Symphony No. 7 in A, Op. 92 (1811–12)

The orchestra is no larger than for his first two symphonies – no third horn as in the Eroica, no trombones as in the Fifth – but Beethoven’s Seventh contains as much spiritual joy, absolute power and assertion of vitality as any symphony written in the 19th century.  The sound is at times monumental, at times elemental, with braying horns at the end of the first movement, imperious drums, dismissive trumpets, agitated strings in the last.  Rhythm is the driving force of the symphony.  And it was Beethoven’s obsession with the dynamic properties of rhythm that led Wagner to call the Seventh ‘the apotheosis of the dance,’ an acknowledgment as much of the power and unity of the symphony as of its distance from the social diversion of dance music.  Unity is consolidated with the working out of each movement’s distinctive rhythm.  Both rhythm and power are evident throughout the quicker movements to the point that Beethoven’s power becomes absolute.  Not all of this assertive, purposeful music made for comfortable listening at the time of composition (nor should it today); even the young Weber cried out against one particularly obsessive passage, saying that Beethoven was surely ready for the madhouse.  “Power is the moral principle of those who excel others,” Beethoven said, to answer all criticism.  “And it also mine.”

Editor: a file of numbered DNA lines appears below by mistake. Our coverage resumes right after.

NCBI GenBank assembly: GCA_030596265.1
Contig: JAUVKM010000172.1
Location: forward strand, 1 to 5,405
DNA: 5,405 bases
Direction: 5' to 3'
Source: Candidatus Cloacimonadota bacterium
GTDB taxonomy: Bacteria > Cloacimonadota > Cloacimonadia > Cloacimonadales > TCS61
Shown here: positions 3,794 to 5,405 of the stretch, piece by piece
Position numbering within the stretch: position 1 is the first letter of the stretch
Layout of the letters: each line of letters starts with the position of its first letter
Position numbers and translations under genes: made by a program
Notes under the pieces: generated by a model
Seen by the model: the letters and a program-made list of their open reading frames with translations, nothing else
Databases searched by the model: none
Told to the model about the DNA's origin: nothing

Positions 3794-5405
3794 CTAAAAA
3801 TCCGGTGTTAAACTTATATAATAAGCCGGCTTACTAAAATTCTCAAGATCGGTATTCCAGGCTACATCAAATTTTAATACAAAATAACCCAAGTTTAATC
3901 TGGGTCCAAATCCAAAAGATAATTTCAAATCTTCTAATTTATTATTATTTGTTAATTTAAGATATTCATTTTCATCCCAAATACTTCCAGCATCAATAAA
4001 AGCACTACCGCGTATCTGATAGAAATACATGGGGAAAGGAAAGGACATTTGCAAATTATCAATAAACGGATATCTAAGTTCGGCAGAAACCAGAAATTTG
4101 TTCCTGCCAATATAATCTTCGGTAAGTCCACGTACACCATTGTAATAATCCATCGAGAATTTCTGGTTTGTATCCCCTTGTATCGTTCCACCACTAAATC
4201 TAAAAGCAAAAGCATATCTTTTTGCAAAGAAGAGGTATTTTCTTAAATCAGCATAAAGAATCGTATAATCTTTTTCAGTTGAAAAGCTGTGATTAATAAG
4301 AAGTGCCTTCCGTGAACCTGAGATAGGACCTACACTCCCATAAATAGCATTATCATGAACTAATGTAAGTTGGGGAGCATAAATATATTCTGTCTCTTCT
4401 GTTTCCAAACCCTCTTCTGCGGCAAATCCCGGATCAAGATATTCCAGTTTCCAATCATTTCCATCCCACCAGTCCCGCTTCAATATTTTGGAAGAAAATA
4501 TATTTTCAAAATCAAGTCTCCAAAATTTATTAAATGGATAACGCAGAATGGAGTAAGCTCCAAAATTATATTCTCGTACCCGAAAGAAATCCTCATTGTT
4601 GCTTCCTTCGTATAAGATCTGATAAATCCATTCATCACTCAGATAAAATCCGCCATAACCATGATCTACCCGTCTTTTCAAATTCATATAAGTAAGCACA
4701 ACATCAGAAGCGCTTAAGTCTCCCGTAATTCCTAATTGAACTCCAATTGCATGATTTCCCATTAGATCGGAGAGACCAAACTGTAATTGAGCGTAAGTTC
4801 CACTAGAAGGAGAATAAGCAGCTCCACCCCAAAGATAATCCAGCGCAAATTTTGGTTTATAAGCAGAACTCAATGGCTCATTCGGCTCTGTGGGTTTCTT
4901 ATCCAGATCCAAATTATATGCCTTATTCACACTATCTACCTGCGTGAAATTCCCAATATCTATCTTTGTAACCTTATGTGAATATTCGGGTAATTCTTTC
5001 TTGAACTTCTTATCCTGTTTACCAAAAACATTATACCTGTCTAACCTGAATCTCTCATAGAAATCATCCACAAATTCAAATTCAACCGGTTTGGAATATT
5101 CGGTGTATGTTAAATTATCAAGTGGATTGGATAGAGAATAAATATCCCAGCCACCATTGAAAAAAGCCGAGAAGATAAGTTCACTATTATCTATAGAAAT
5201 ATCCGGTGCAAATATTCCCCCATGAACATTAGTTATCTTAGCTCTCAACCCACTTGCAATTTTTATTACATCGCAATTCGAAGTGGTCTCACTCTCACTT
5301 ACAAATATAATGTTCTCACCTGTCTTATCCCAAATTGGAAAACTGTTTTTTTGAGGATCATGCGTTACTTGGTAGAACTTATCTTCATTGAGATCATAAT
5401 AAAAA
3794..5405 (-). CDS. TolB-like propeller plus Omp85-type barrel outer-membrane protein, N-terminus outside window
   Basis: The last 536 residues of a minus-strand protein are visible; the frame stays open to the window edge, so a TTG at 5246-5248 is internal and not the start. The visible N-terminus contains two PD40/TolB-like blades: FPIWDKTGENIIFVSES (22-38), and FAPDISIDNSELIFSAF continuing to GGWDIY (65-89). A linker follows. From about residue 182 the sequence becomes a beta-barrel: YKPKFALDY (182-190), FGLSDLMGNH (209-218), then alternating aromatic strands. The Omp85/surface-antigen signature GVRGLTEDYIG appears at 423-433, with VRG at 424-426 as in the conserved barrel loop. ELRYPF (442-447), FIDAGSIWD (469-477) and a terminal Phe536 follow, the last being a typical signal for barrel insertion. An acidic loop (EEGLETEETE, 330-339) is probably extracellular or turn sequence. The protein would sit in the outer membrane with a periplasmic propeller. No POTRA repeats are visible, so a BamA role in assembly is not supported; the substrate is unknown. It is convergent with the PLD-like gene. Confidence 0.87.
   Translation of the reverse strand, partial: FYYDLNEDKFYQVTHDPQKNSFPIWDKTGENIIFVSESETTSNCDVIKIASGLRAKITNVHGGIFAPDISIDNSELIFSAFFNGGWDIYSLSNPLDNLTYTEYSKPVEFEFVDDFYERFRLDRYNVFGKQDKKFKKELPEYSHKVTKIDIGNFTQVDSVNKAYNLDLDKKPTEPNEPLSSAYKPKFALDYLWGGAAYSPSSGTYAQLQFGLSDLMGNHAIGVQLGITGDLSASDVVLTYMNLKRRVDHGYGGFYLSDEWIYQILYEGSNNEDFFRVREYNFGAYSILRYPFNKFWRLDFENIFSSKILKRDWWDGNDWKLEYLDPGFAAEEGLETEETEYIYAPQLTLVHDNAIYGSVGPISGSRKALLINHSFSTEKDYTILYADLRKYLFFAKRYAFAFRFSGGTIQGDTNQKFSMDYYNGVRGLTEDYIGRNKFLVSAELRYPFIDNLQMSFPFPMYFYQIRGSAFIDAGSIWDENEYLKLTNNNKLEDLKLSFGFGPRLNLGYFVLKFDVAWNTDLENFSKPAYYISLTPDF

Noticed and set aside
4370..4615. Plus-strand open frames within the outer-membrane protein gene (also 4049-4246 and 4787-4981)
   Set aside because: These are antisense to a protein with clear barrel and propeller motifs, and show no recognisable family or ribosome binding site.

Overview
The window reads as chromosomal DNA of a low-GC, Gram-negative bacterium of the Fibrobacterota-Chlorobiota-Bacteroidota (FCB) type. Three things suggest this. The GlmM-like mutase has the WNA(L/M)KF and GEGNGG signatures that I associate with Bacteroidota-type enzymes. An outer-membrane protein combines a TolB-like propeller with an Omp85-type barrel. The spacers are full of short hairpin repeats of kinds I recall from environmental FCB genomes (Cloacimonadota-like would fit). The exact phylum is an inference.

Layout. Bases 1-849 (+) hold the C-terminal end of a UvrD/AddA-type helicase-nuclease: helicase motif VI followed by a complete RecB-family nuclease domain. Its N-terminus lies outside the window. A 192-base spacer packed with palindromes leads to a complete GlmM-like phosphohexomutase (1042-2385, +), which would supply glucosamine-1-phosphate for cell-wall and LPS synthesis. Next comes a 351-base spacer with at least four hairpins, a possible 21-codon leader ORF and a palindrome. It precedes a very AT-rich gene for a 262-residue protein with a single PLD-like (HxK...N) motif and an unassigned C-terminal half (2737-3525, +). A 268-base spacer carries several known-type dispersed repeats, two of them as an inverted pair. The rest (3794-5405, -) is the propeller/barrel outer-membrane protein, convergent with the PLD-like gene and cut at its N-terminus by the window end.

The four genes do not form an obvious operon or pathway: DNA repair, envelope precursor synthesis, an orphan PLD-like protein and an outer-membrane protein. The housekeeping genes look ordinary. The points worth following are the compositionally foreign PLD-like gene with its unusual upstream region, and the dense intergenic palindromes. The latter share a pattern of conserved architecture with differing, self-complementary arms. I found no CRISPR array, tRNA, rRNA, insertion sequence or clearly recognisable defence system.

It was Napoleon’s, too, until it began to crumble after 1812, the year in which Beethoven completed the Seventh.  The première took place in war-scarred Vienna on December 8, 1813, as a benefit concert for the families of troops wounded a few weeks earlier fighting the retreating Napoleonic army at the Battle of Hanau.  The Seventh offered hope, conviction and a positive message after a decade of economic decline and political turmoil.  Beethoven paired it at the première with his Wellington’s Victory, a symphonic potboiler commemorating another victory over Napoleon’s troops – and a money-maker for the composer.  Marches and music for mechanical instruments rounded out the program, all directed by Beethoven himself at the University of Vienna.  Although Beethoven’s conducting proved distracting and not too helpful, the orchestra was full of Vienna’s finest – violinist Schuppanzigh was at the helm; composers Hummel, Meyerbeer and Moscheles were in the percussion section in the Battle Symphony, with Salieri as a secondary conductor.  The audience enthusiastically demanded an encore of the Allegretto of the symphony at this première.  It’s worth noting that the Allegretto is the most reflective and serious movement of the four, with its shifts from the minor key to the major, unifying rhythmic motif throughout and ten varied settings of a single theme.  It is not the most obvious movement to be repeated.  But the discriminating Viennese again pressed for an encore when the concert was repeated four days later.  Beethoven’s Seventh was successfully launched to a wide audience, well beyond the relatively narrow circle of aristocrats and connoisseurs who had hitherto primarily supported his music.  Beethoven had now become a household name.

©2021 Keith Horner
All program notes are written by Keith Horner.  Comments welcomed: khnotes@sympatico.ca